After a crack-up, NASCAR driver RV (Saif Ali Khan) struggles to get his nerve back. Broke, he and wife Rani Mukerji migrate with the kids from posh digs to ethnic Jackson Heights, Queens. Car racing is an unusual subject for a Bollywood movie, but in Ta Ra Rum Pum, the track scenes filmed at the N.C. Speedway in Rockingham crackle, especially the vroomy duels between RV and his nemesis, the Man in Black, Rusty Finkelstein.
NASCAR's bid for global product placement is puzzling here, as racing is not a popular sport in India—and the American love of a cool car, incomprehensible. While Chevrolet, Goodyear and a couple of other brands are on display, most of the autos are painted with fake endorsements like "Talvoline."
Director Siddarth Anand displays a curious view of America, with a Frank Lloyd Wright-ish house by a lake in "Manhattan," a hospital that demands cash up front for surgery (like India), and a ritzy private school with tuition at a bargain price of $3,000 a year for two. And the Rusty is right, but what's up with Finkelstein?
Actors all over India yearn for a part in a Yash Raj production, the glamorous equivalent of working at MGM in the 1930s. For Raleigh native Kris Lundberg, now a New York-based actress, this wish has come true. Spotted by a NYC casting director, she auditioned for what she admits is the most hateful role in the movie, Corporate Executive Woman. She was told "You're very natural" as she pitched a hissy fit at one of Bollywood's biggest stars, an ease which she attributes to her experiences in corporate film work.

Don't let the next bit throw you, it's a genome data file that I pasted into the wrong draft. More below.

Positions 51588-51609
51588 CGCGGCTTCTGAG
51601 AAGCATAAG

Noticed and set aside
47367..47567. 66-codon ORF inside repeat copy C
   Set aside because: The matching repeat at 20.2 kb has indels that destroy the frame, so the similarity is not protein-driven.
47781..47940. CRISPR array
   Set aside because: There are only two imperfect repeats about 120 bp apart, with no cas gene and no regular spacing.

Droll Jaaved Jaaferi observes that "out of every broken dream in New York, a taxi driver is born," and Ta Ra Rum Pum valorizes South Asian cabbies, in part because of having to tolerate crabby riders like Lundberg's character, who reduces our hero to tears. Ostensibly a children's movie with dancing cartoon bears and a loveable Irish setter, it hammers home important morals not found in stateside kiddie films: Finish your college degree and always pay cash.